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Fairey Firefly WB518 and Fairey Firefly Mk. VI
Captain Eddie Kurdziel and the Canadian Warplane Heritage Museum
The Firefly was born from a requirement made by the British Royal Navy’s Fleet Air Arm seeking an all-modern, two-seat reconnaissance-minded navy fighter to succeed its aging line of Fairey Fulmars. In June of 1940 the Royal Navy placed an order for 200 of Fairey Aviation’s newly proposed two-seater before the aircraft had even physically materialized.
The new monoplane, with folding wings for carrier storage sits its crew of two in tandem, though in separate, cockpits. The pilot up front near the leading edge while the radio operator/observer is located some distance aft. With a variety of prototypes completed production began in March 1943, although it was July 1944 before the type became operational. Its first assignment was on the aircraft carrier HMS Indefatigable off the coast of enemy-held Norway. It was involved with a series of missions against the German ship Tirpitz and eventually was used in all theaters of operation during the Second World War. The Fairey Firefly harassed Japanese aircraft and ground installations throughout the East Indies, and in July 1945 became the first British aircraft to overfly Tokyo. From 1941 until 1955, some 1,702 aircraft were built. It saw service as a long range escort and strike aircraft during the WWII and as a strike aircraft during the Korean War.
Fairey Firefly WB518, was built in 1950 and originally delivered to the Royal Australian Navy. It entered service with 817 Squadron (it later served with 816 Squadron) and saw action during the Korean War when it flew from the deck of HMAS Sydney. Its service career over, the aircraft was retired and displayed on a pole in the town of Griffith, New South Wales as a war memorial.
The Museum’s Firefly, Fairey Firefly Mk. VI was built in 1951 and first served with the Royal Naval Volunteer Reserve, at Ford, UK. Later, it was transferred to the Royal Australian Navy (RAN) in 1953. It was retired from the RAN in 1960 and ended up in a museum in New South Wales, Australia. The Canadian Warplane Heritage Museum purchased it from them in 1979. Although a
, it has been restored in the colours and markings of a RCN No. 825 Squadron Firefly Mk. V operating from HMCS Magnificent in 1949-50.
Capt. Eddie Kurdziel
is a retired United States Navy and commercial airliner pilot with thousands of hours logged. His journey with Fairey Firefly WB518 began in 1974. After reading a Flying Magazine article featuring the Canadian Firefly, he says he remembered being entranced with the aircraft, but never had an opportunity to see it in person let alone see it fly. A chain of unusual events followed in his life that all lead to the purchase and restoration of WB518. During Thanksgiving, November of 1993 he was perusing every pilot’s favorite wish book Trade-a-plane when he spotted an ad for a 60% restored Firefly! He purchased it for $200,000 and spent $60,000 having it shipped to the United States. The captain’s initial plan was to sell rides on the plane, “The Firefly had a crew of two, so I guess the passenger would get the navigator/weapons officer spot”. Of course, that required making the 60% restored Firefly 100% flyable. That took eight years and 45,000 man hours.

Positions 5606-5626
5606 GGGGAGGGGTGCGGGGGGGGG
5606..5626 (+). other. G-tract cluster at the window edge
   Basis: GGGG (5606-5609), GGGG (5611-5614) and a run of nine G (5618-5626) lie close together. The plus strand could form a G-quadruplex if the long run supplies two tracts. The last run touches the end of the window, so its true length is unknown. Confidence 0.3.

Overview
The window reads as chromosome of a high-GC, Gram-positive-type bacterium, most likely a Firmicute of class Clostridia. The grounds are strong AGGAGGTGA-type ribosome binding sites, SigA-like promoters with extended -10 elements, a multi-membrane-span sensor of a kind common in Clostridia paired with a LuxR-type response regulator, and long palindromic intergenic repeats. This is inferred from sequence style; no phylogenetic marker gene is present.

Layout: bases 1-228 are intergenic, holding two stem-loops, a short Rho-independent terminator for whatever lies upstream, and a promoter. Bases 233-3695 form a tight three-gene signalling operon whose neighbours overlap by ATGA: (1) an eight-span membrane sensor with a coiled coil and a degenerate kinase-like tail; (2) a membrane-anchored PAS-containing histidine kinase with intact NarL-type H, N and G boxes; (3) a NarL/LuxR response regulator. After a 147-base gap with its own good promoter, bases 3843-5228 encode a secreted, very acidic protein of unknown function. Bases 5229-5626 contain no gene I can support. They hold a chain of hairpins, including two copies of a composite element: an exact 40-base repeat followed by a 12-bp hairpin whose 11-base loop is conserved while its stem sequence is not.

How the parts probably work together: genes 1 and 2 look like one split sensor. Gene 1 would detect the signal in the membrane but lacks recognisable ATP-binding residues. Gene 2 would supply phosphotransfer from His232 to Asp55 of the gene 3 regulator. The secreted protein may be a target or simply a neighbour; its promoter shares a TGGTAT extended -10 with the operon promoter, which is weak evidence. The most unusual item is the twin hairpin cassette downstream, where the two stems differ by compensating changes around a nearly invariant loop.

Kurdziel’s Firefly, was a Grand Champion at the EAA AirVenture 2002, won both the Rolls-Royce Aviation Heritage Trophy and the National Aviation Hall of Fame People’s Choice Award. It has been especially rewarding for Captain Eddie to see how much pleasure the Firefly has brought to others, especially those that have never seen one before.
has been the Chief Engineer at Technisonic Industries Ltd., an avionics maunufacturer for the last 29 years. He joined Canadian Warplane Heritage Museum in 1991 as a non-pilot. He learned to fly at the Hamilton Flying Club in 1993 and in 1996 started flying the museum’s de Havilland Chipmunk. Steve now fly’s most of the small trainers as well as the Harvard, Stearman, Beech 18, Norseman, DC3, C47 and Firefly. He also has time in Technisonic’s Citation 501 and a P51 Mustang. He has an Airline Transport Pilot License and also holds a FAST card.
is a retired RCAF pilot and currently a Captain for Air Canada flying the 787. He has flown several types of aircraft such as the CF-101 Voodoo, Grumman Tracker and various helicopters.
Andy joined Canadian Warplane Heritage Museum in 1999. He currently fly’s the Lancaster, DC3, C47, B25, Beech 18, Firefly and many of the museum’s trainers. He has an Airline Transport Pilot License and is a FAST instructor.
Founder/Chairman Warbirds in Review President, EAA Warbirds of America
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